Further analysis of the data from the mice studies, however, showed that the efficacy of blocking OX40L may be limited to a specific small window of time. Together with other data showing enhanced expression of OX40L primarily in patients undergoing asthma exacerbations and a correlation with severe asthma, according to Dr. Croft, this suggests that trials of the efficacy of anti-OX40L therapy should target patients with severe asthma as the main endpoint.
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However, he emphasized that blocking one molecule may not work well in many complex diseases and that the temporal understanding of when to deliver treatment for optimal outcome as suggested in the mice studies is too simplistic for human disease.
As such, he pointed to data that show a possible crossover effect of several molecules in the TNF family when working together. For example, a model of asthma showed no therapeutic benefit when only blocking OX40L but significant activity when blocking both OX40L and CD30L. Dr. Croft suggested that this paradigm is likely to translate to other inflammatory and autoimmune diseases where combination therapy may be needed to gain significant therapeutic benefits.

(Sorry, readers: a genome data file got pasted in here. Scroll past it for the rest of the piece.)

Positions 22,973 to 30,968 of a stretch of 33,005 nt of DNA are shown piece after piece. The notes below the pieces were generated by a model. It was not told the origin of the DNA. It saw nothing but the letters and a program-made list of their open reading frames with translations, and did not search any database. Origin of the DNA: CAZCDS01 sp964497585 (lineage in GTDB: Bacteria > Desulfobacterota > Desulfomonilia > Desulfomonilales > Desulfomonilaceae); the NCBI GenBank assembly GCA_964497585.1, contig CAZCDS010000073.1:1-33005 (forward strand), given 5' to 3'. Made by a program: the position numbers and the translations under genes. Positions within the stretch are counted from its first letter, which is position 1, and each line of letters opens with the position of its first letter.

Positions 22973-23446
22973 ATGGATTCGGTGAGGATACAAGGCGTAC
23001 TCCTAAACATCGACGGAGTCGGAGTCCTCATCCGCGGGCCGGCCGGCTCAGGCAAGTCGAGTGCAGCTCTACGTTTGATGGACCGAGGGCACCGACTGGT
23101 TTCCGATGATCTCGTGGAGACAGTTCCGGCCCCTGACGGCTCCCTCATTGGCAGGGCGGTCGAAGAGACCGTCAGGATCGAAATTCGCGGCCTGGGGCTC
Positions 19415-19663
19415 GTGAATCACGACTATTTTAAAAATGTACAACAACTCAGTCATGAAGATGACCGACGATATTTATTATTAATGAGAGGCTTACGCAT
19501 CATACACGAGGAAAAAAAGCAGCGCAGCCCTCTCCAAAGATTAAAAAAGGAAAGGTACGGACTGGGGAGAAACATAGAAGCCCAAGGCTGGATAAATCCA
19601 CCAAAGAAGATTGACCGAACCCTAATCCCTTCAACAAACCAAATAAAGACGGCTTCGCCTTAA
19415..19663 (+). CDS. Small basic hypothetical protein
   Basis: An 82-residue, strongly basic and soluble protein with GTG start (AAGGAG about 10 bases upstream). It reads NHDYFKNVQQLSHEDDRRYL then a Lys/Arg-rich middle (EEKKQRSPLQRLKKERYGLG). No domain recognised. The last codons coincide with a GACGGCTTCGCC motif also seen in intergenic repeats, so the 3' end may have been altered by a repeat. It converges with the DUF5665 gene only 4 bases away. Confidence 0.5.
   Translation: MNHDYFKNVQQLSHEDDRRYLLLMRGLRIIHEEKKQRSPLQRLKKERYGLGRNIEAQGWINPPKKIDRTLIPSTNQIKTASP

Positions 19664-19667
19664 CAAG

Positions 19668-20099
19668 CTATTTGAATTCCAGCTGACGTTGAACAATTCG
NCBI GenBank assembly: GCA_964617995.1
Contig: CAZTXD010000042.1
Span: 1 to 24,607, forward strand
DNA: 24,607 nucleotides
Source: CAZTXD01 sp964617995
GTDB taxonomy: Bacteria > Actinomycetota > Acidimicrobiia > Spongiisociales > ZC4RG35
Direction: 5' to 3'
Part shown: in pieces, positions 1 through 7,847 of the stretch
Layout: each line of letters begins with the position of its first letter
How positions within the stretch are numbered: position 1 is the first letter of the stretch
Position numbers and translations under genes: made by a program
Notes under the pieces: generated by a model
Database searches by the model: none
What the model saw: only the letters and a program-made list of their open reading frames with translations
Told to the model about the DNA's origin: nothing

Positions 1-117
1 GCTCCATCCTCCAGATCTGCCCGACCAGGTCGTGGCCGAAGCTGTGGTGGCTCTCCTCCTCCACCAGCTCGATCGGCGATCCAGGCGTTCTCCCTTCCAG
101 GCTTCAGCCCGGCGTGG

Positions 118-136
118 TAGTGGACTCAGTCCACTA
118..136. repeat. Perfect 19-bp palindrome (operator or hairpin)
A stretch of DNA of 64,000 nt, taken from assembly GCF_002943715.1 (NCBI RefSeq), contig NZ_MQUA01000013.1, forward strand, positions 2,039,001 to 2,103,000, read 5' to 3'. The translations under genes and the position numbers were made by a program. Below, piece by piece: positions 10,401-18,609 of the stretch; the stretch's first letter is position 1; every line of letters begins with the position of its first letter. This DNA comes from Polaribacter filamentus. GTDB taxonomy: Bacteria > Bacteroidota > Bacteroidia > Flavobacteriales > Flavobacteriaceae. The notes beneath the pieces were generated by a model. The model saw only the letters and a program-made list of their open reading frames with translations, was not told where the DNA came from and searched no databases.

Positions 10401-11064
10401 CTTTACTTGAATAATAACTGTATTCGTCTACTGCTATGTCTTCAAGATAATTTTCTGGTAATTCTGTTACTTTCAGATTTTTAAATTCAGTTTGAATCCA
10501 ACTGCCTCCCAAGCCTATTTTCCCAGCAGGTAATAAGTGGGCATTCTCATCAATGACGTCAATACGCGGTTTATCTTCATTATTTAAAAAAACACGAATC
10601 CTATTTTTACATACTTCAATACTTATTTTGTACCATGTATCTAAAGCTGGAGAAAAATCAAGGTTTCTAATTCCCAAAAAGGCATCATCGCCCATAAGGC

Mary Beth Nierengarten is a freelance medical journalist based in St. Paul, Minn.
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- Richard AC, Ferdinand JR, Meylan F, et al. The TNF-family cytokine TL1A: From lymphocyte costimulator to disease co-conspirator. J Leukoc Biol. 2015;98:333–345.
- Gauvreau GM, Boulet LP, Cockcroft DW, et al. OX40L blockade and allergen-induced airway responses in subjects with mild asthma. Clin Exp Allergy. 2014;44(1):29–37.